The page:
Press campaigners have condemned the killing of a Kenyan journalist whose decapitated body was dumped in a forest. Francis Kainda Nyaruri was discovered with his hands tied behind his back and deep gashes on his body.

Nyaruri was reported missing after writing about alleged corruption for privately owned Weekly Citizen that highlighted financial irregularities within the local police.

“We call on the police to pursue all possible leads and ensure that the perpetrators of this hideous crime are brought to justice,” said Tom Rhodes, the Africa co-ordinator of the Committee for the Protection of Journalists.

Just a bit closer to home and the Khyber Union of Journalists and the Peshawar Press Club have condemned the abduction of a journalist associated with a private TV channel and demanded the government find him.

Noor Hassan, was on his way from Peshawar to Swat, when he was abducted. KhUJ President Muhammad Riaz said threats to the lives of journalists were increasing.

Heading northeast and a visiting media mission – made up of 15 international organisations including UN agencies — has asked the Nepalese government to conduct a impartial investigation into the murder of journalists Uma Singh, J.P. Joshi, Birendra Sah and Puskar Joshi.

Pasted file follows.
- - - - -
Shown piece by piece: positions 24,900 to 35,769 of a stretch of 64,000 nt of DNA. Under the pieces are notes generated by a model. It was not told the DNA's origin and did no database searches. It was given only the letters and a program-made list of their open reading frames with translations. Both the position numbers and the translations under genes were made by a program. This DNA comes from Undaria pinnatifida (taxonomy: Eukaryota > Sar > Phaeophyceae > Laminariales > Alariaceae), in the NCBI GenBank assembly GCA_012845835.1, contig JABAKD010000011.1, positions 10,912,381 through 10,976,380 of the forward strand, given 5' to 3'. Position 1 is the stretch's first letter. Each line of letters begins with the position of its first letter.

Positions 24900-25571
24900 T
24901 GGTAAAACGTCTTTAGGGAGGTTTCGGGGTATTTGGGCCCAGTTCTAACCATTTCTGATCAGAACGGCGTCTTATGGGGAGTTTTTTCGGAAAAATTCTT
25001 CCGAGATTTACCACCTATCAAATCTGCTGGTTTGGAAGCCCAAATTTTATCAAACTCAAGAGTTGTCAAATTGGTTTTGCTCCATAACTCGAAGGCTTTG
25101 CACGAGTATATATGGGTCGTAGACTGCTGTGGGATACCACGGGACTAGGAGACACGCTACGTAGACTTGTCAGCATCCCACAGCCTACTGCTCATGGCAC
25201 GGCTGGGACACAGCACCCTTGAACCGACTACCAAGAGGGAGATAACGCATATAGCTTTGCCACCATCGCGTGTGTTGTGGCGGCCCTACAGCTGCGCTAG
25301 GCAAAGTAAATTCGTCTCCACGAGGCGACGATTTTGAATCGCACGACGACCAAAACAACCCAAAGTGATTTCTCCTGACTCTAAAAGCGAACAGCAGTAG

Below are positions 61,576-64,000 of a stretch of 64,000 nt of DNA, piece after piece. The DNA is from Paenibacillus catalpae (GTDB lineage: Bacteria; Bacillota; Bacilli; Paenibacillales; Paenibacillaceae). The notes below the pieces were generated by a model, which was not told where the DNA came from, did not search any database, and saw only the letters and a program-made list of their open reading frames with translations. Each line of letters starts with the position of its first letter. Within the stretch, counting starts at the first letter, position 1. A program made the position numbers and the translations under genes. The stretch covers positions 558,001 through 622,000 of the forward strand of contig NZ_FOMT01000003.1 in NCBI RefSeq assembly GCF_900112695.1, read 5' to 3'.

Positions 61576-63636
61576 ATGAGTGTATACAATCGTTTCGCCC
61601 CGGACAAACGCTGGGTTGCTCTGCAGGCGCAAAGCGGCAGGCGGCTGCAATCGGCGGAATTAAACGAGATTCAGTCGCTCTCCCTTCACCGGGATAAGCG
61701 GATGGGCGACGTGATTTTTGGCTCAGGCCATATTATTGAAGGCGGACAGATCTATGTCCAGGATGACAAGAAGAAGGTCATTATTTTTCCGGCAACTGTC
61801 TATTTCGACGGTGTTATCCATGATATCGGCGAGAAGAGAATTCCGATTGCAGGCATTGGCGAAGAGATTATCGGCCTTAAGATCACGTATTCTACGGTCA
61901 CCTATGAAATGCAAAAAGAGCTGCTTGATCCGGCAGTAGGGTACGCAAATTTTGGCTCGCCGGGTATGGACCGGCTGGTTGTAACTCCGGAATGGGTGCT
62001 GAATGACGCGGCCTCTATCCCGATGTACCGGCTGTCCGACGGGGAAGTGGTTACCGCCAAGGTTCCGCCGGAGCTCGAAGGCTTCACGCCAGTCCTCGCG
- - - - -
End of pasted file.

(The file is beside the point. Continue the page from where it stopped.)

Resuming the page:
After wrapping up a four-day visit to Nepal, it concluded press freedom was worsening in Nepal due to continued threats and attacks on media people and media houses.

Kazakh journalist Bakhytzhan Nurpeisov, 19, who works for the independent newspaper Public Opinionhas been seriously beaten by unknown assailants, Max has seen pictures of their handiwork and if you’re into brutality then this was impressive.

According to reports, the attackers did not touch his money, but took his tape recorder, camera, and media identification.

He was hospitalized with head wounds and a fractured cheekbone. Kazakh Journalists’ Union Chairman Seitkazy Mataev said the beating of journalists in Kazakhstan has become a trend. Nurpeisov is also the nephew of opposition activist Marzhan Aspandiyarova.

An Iraqi sports editor has died of shrapnel wounds suffered in a roadside bombing more than two months ago. Majid al-Sakr had been in a coma since the November 28 attack in Baghdad.

The head of the Iraqi Journalists’ Union, Mouyyad al-Lami, says the 51-year-old journalist of the privately owned daily Al-Bayana was survived by a wife and five children.

The New York-based Committee to Protect Journalists says 136 journalists and 51 media support workers have been killed since the 2003 US-led invasion.